Morgan Stanley has announced that John J. Mack will step down as chairman of the firm and leave the board of directors at the end of this year, and James Gorman will take over that position.

The move was expected and Mack also will retire from a full-time role at Morgan Stanley to become a senior advisor to the firm.

Gorman is currently president and chief executive officer, but Morgan Stanley’s board of directors elected him to the additional role of chairman effective January 1, 2012.

Gorman, who ran wealth management at the firm, succeeded Mack as chief executive officer back on Jan. 1, 2010.

Gorman "is everything shareholders like," said Alois Pirker, research director of Boston-based consulting firm, Aite Group.

And Gorman's wealth management background holds special appeal for the financial advisors who populate the merged Morgan Stanley Smith Barney joint venture.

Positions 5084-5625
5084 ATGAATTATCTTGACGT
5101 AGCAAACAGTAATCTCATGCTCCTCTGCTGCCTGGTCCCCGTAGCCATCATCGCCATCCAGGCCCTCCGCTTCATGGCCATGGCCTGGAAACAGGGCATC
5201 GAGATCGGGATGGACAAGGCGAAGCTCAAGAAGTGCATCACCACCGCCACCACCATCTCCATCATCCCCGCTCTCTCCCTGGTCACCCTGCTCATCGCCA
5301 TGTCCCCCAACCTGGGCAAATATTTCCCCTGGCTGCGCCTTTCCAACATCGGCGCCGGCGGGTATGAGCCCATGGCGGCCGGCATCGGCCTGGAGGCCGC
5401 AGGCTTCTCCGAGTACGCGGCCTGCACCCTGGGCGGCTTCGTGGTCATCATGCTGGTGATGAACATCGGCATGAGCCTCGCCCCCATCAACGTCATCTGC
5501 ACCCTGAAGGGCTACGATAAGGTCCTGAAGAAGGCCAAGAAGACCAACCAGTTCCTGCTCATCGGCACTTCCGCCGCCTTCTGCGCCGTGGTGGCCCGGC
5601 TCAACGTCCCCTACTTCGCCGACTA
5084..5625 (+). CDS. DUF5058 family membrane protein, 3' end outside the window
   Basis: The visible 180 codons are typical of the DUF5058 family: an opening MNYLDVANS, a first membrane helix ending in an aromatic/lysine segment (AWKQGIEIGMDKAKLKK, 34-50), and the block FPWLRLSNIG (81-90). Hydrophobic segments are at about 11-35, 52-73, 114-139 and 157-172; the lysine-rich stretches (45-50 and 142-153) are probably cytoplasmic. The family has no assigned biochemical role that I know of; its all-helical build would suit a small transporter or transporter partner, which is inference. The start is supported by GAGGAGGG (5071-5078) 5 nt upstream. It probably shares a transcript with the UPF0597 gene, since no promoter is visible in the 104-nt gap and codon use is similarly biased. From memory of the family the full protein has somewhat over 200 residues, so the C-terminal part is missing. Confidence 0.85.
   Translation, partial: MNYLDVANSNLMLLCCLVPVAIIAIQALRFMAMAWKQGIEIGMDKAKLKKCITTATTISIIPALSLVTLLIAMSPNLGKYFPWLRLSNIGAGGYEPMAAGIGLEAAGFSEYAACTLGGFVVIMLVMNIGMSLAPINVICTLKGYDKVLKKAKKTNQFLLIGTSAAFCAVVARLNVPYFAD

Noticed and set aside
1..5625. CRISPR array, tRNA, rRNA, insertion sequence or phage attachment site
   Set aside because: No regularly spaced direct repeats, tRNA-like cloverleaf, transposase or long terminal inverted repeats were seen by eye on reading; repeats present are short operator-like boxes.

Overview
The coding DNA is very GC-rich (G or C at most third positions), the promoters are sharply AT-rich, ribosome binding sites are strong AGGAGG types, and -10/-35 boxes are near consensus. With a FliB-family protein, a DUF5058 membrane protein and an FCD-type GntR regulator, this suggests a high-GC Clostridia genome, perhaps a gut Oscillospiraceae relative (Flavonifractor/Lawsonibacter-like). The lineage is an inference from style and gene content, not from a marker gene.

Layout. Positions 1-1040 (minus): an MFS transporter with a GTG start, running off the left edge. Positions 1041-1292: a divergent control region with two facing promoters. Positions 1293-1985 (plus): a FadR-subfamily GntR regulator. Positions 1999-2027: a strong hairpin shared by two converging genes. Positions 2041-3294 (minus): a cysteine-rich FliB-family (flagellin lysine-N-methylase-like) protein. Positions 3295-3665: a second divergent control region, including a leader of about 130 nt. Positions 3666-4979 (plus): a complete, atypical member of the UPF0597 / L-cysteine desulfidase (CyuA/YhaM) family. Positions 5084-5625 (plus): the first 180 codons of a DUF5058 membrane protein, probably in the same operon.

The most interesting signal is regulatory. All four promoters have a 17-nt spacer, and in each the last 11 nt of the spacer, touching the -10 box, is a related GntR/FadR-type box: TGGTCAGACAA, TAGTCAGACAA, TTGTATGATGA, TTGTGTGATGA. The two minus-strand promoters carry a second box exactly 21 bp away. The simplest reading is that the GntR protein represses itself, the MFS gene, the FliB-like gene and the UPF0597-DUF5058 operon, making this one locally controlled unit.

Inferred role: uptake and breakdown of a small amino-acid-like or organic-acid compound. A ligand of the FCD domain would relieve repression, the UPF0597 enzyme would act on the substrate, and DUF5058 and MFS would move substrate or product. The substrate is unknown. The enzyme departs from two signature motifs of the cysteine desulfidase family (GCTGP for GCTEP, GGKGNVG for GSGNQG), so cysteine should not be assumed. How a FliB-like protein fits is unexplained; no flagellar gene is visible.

Gorman joined Morgan Stanley in 2006 as President and Chief Operating Officer of the wealth management group. From 2007 to 2009, he served as co-president, with responsibility for the firm's Global Wealth Management Group, Morgan Stanley Investment Management and operations and technology functions, according to the firm's website. "I think it is very good for the brokerage side of the house," Pirker said. "Brokerage is going to be a top item for the firm."

But will Morgan Stanley's wealth unit pull away from its rivals, especially Bank of America Merrill Lynch? "The way I see Morgan Stanley," Pirker said, "it is really the old Merrill."

Pirker said it is too early to tell who will end up on top but with the changes at Merrill Lynch, including the resignation of global wealth chief Sallie Krawcheck last week and the announcement of layoffs, Morgan Stanley could become the dominant player in the industry. "Morgan Stanley has a great shot," Pirker said, "but don't underestimate Merrill."

In its most recent earnings report in July, Morgan Stanley reported better-than-expected sales and a smaller-than-expected loss in its second quarter, posting a loss of 38 cents a share on sales of $9.3 billion. The revenue number marked a 17% improvement from the year-ago quarter.